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The Ultimate Guide to Construction Photography

Drones are making a big impact in the world of construction. The technology is giving site managers greater situational awareness than ever before, allowing them to take on otherwise dangerous inspection tasks, improving workflows, and ensuring all stakeholders are up to speed on a project’s progress. 

For DroneBase pilots, each construction flight can vary greatly, whether it is the site being flown, the deliverables being captured, the safety protocols required, or the check-in requirements. We've put together a list of helpful tips for pilots taking on construction flights. 

Adapt to the Environment

One of the reasons drones are proving so valuable to construction managers is that, in many cases, their use removes the need to put a worker’s health and safety at risk. 

Construction sites are dynamic and dangerous environments; anyone who enters them needs to adapt. For drone pilots carrying out construction missions, this is no different. 

When working on a construction site, be sure to adhere to all of the safety equipment requirements and mission instructions. This will usually mean wearing a hard hat, closed-toe shoes, and a high-visibility coat or jacket, and/or checking in when you arrive on-site.

Account for the Scope of Your Mission

The applications of drones in the world of construction are varied. You might be mapping out terrain as part of the project planning process, gathering photos and videos to bolster a regular progress update package, or capturing contextual images that will be used for marketing content. 

The scope of every construction mission will depend on the type of customer and the type of property.

Mapping missions use an automated flight application to create a 3D model or orthomosaic of the site in question. Your drone will fly over the site on a predefined path at a constant altitude, capturing a series of photographs to cover every inch of ground.

These images are stitched together to generate a detailed map that can be used to judge progress and plan for the future. 

Our recommended flight app options are DroneDeploy and DJI GS Pro. Both platforms allow you to plan flights and gather the data clients need to build comprehensive maps of projects and work sites.

There are a few things to bear in mind when planning a mapping mission on a construction site. 

First, ensure your flight path is free from obstacles. Don’t assume that because it was free of obstacles last time, it will be this time. Construction sites are dynamic. Cranes or even entire structures could be blocking a preset flight path that was clear a month before.    

For more detail and advice on carrying out mapping missions, check out our Pilot Mapping Guide.

Contextual Flyovers and Cardinal Direction Images

One of the most common reasons for aerial photography in the construction business is to contribute to progress updates. Usually, these missions involve contextual flyovers and cardinal direction images. 

Contextual flyovers offer a sweeping view of a project in progress and can be conducted on a regular basis to build an impression of where things are and where they will soon be. These videos are best made using waypoints and preset flight paths, which help to ensure consistency from one flight to the next and keep the video as steady and informative as possible.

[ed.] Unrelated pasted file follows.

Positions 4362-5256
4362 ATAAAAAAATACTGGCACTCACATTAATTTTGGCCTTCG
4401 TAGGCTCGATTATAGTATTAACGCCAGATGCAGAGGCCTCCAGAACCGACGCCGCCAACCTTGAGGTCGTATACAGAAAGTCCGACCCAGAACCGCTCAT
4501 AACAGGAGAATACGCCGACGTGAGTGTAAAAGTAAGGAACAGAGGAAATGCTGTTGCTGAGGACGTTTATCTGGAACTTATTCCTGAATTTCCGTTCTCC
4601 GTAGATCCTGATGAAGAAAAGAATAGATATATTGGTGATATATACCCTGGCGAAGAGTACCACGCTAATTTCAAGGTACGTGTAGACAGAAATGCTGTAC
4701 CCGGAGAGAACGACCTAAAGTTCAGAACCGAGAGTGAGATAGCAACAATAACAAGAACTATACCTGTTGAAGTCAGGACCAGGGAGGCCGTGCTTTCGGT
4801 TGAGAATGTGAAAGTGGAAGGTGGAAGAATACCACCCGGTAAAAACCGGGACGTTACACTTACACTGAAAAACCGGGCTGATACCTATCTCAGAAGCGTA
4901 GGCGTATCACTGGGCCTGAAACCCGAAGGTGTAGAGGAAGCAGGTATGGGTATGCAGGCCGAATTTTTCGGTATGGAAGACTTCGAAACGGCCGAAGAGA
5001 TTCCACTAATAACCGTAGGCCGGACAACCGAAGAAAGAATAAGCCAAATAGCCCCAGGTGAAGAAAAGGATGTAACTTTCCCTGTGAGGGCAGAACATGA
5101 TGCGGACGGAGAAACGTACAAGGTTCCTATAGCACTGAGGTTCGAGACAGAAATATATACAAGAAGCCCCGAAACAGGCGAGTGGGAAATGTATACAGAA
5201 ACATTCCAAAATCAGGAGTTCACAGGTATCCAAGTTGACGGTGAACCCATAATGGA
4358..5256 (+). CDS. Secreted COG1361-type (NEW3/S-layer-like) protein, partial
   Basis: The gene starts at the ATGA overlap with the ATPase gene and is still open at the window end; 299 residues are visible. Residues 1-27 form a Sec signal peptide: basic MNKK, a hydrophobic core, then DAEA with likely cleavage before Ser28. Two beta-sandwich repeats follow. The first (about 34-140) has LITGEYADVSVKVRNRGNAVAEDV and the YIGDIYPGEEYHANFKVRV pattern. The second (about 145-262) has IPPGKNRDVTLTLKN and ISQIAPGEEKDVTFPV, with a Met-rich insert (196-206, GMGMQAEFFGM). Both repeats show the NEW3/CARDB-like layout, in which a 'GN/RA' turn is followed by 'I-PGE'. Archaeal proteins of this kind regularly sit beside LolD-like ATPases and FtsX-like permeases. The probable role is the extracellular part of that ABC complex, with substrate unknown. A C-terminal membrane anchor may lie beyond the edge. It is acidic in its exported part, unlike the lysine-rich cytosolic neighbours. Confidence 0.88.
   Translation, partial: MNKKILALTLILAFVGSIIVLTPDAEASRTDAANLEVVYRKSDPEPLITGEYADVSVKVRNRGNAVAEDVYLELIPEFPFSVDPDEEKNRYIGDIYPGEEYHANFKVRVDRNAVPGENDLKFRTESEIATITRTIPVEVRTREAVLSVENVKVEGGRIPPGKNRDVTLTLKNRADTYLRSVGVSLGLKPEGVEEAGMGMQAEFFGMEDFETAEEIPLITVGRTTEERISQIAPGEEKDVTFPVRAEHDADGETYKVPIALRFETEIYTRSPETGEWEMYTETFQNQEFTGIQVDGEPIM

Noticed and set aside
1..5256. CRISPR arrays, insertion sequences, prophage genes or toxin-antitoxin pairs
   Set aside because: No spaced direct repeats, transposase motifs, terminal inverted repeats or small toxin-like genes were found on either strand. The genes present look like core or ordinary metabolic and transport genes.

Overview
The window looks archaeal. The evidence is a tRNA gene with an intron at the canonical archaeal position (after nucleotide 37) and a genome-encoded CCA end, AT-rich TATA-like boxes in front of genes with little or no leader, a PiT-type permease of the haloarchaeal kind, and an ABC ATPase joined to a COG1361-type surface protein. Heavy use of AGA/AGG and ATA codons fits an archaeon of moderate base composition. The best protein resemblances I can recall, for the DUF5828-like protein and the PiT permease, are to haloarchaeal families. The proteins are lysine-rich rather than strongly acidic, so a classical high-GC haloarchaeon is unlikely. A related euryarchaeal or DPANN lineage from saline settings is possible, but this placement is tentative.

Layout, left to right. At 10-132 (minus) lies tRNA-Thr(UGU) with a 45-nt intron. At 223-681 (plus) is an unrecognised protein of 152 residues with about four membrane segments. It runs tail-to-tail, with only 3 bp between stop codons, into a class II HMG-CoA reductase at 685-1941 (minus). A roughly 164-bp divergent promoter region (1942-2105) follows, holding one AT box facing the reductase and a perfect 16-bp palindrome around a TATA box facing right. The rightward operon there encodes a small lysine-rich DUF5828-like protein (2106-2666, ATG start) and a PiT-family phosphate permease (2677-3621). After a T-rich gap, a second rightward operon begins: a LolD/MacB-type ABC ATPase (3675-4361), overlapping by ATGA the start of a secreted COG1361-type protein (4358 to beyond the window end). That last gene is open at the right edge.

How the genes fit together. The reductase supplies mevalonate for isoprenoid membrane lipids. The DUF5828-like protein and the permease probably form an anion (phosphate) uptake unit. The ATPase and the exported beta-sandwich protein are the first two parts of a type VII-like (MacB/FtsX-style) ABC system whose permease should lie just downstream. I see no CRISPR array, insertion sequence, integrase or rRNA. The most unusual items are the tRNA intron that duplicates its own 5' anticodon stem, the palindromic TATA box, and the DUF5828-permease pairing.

Similarly, cardinal direction images offer a still view of a project from every angle. These images are usually captured at equal cardinal increments around the site in question, from north to north-east, to east and so on. 

When capturing these contextual shots, it’s important to keep the subject of the shoot properly in frame, with the angle of the camera adjusted to ensure the horizon is visible.

Get Your Camera Settings Right

You can have your flight paths perfectly set and your weather conditions ideal, but still leave a construction site with worthless data if you overlook one simple thing: your camera’s settings. 

Here are a few of our go-to settings to help you capture the best data possible. 

First up is the file format. Be sure to double check mission requirements, but you’ll frequently be capturing JPG images. Often times you will also be instructed to capture images in the highest resolution possible for your drone, potentially meaning an adjustment to aspect ratio, but make sure to review the mission details prior to arriving on-site. 

Next up are two settings that are key to capturing quality aerial images: focus and white balance. 

To keep things simple and results consistent, we recommend sticking with auto-focus and auto-exposure settings, as well as leaving the white balance at its default setting. As time goes on, it’s a good idea to get comfortable with manually manipulating the exposure triangle and developing a style that suits you, although this won’t necessarily come in handy in the world of construction.  

Last but certainly not least is one of the most important settings of all: making sure your GPS metadata is switched on. This is crucial when it comes to building accurate maps and generating a picture of an entire worksite.

Drone photography is making a huge impact in the world of construction. If you’d like to play a part in the revolution, take a look at our rundown of the best drones for photography and sign up to be a DroneBase pilot today.

Tags: AEC Client Missions Construction Drone Pilots
Malek Murison
Malek Murison

Malek Murison is a technology journalist based in London who covers drone industry news and product reviews for DroneLife. He's written features for the Financial Times and works with some of the drone world's most exciting startups.


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